Case Study: When Klutz and Chutzpah Combine in the Immigration Business

By David North on December 27, 2010

Once upon a time there was an illegal alien with a remarkable imagination, unlimited nerve, but limited intelligence. This is a story of what happened to him, and what did not, in the immigration decision-making process. (I stumbled on the case while researching something else.)

It is clear that our non-hero is a male, probably well over 50 years of age, and probably a resident of California, but because of the ridiculous privacy rules of the Administrative Appeals Office (of USCIS) we do not know his name, despite the fact that AAO ruled that he had committed a fraud on the U.S. government. Nor do we know, for similar reasons, the name of his accomplice, someone who worked for the Bay Area Law Center.

Here's the story as pieced together from the heavily censored decision handed down by the AAO on August 21, 2008.

One of the most obscure elements of the immigration law – and there are lots of them – is that a former employee of either the Panama Canal or the Canal Zone government can, all else being equal, claim permanent legal residence status by applying to USCIS. Many of the workers for these entities were not U.S. citizens. (The U.S. relinquished its ownership of the canal on October 1, 1979, more than 31 years ago.)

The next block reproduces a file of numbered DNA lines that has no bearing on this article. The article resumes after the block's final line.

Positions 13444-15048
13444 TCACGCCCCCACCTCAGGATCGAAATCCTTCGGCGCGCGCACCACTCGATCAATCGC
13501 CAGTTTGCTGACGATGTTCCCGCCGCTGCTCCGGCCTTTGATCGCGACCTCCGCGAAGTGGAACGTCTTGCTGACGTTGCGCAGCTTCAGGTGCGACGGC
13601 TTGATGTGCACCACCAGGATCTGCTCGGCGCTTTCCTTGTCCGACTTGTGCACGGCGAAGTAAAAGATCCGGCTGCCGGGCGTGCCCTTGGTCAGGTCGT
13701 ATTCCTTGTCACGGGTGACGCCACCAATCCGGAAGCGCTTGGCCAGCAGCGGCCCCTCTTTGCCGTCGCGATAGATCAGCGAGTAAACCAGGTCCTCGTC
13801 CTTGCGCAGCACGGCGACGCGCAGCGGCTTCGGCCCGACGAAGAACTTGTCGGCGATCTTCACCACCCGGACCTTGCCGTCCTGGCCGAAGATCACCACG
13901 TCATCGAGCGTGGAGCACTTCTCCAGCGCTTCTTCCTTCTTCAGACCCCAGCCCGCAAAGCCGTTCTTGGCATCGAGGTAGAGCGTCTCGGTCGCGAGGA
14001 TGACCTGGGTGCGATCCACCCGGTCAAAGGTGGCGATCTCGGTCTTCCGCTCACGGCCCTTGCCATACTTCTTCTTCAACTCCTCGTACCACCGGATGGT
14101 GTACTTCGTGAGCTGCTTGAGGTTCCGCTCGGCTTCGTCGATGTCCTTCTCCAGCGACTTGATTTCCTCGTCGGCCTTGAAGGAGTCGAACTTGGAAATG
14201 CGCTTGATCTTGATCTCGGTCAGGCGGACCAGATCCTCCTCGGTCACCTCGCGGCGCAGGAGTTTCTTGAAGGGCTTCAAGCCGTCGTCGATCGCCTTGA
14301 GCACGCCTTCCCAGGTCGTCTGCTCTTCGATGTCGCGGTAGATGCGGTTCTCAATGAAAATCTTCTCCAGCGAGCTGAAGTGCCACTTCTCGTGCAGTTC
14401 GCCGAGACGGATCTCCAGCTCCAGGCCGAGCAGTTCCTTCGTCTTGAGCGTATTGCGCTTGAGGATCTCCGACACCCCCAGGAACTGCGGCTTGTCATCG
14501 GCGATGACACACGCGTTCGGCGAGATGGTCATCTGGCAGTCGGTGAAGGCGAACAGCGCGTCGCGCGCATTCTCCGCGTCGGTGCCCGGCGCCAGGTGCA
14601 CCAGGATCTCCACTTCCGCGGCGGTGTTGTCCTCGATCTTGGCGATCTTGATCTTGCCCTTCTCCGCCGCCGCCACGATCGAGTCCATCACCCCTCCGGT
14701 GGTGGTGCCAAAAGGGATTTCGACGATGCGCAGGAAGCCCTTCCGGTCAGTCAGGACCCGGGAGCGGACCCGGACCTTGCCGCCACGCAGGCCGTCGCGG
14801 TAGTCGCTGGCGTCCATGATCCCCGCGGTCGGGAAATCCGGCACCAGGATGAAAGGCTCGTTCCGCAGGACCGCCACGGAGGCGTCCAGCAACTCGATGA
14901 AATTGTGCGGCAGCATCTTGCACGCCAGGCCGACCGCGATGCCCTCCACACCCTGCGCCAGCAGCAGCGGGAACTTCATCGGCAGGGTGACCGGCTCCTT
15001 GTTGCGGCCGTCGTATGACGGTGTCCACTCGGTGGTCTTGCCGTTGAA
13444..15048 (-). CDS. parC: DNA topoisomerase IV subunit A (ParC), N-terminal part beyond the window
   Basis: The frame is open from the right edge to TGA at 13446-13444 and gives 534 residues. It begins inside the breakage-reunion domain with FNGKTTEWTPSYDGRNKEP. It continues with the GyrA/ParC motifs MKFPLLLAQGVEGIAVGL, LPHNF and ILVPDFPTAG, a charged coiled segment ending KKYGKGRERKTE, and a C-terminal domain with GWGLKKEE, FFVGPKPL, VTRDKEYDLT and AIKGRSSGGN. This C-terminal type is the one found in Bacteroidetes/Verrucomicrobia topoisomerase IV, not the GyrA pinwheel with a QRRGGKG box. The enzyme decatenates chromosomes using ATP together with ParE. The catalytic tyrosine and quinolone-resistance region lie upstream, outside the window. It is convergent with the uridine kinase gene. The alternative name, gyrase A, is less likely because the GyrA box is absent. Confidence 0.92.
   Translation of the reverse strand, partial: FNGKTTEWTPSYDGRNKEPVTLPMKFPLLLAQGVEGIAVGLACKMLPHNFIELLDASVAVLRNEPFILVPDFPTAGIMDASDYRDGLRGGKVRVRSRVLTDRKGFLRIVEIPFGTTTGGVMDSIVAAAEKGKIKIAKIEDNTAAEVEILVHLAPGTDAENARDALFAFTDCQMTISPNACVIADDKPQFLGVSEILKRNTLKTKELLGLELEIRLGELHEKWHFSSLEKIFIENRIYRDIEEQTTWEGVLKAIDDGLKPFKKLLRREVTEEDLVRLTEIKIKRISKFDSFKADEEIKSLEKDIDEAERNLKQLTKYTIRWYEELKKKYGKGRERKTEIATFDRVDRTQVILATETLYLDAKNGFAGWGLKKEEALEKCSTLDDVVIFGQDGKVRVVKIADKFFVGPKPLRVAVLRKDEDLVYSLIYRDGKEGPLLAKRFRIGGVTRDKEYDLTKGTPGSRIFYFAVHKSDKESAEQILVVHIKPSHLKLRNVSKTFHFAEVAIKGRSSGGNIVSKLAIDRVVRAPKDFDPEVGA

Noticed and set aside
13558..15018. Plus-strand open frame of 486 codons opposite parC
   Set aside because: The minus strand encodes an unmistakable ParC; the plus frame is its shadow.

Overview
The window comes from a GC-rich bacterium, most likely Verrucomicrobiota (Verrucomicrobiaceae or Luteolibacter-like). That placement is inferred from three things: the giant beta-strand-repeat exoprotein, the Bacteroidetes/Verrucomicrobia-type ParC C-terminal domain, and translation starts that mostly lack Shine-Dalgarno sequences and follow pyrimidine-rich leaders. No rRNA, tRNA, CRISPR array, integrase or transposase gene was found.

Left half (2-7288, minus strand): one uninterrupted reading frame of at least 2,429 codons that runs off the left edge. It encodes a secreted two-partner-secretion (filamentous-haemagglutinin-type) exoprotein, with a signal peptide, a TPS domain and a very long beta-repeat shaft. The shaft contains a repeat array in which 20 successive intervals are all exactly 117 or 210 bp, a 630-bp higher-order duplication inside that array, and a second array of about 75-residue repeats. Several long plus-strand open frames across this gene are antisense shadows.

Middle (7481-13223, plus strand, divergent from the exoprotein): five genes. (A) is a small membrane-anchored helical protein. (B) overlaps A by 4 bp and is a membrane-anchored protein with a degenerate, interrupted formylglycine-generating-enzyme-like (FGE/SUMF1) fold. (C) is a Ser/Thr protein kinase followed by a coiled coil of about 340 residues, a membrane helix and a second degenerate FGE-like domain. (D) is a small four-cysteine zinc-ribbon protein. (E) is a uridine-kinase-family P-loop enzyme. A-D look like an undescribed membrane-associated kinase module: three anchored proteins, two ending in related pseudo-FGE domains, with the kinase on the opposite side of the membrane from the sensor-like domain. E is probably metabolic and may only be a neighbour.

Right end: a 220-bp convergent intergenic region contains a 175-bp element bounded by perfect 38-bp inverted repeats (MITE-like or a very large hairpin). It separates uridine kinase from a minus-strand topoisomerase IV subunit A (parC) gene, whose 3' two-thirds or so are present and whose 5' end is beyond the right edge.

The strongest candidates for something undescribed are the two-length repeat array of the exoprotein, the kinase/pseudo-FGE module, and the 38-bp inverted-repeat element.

We will call the alien in question PC. PC probably was illegally present in the U.S. because his accomplice, to quote the decision, said he would file "papers to get legal" with USCIS.

PC signed an application for adjustment to permanent resident alien status on the basis that he was eligible because of his employment with the Authoridad del Canal de Panama (ACP). He submitted a letter from an executive of ACP, saying that he had been an employee starting in January 1979 and had been stationed at Fort Jackson.

Here is where the klutz came in. ACP is not only not the Panama Canal nor the Canal Zone, nor an entity within either, it was not, as AAO pointed out, even created until December 27, 1997, 20 years after the handover of the canal. Further, AAO said that they could discern no evidence that there was ever a Fort Jackson in the Canal Zone. (I looked in a battered 1948 Rand McNally atlas in my library, and found many forts in the Zone, but no Fort Jackson.)

When told these facts, PC responded (with chutzpah) that he had been mislead by his lawyer. AAO checked a little further and found that the accomplice that PC regarded as his lawyer was neither accredited to work with USCIS nor a member of the California – or any other – bar. AAO concluded, in a nice double-negative, that "the advice of a non-attorney cannot form the basis of a claim of ineffective assistance of counsel."

Since this was the case, and since PC had signed his petition, AAO ruled: "The appeal is dismissed with a finding of fraud and wilful misrepresentation of a material fact."

That was AAO's action, but what did not happen, or at least did not happen on the record, was any referral to ICE or to a U.S. attorney for either prosecution for fraud or, at the very least, a recommendation of removal.

USCIS and AAO had both ruled properly in the case, and PC was not going to get a green card. But PC, presumably long in illegal status, was just left in limbo, not adversely affected by his attempted fraud, or at least not on the record.

PC is probably still in the Bay Area, probably still an illegal.

For the full text of the decision, see here.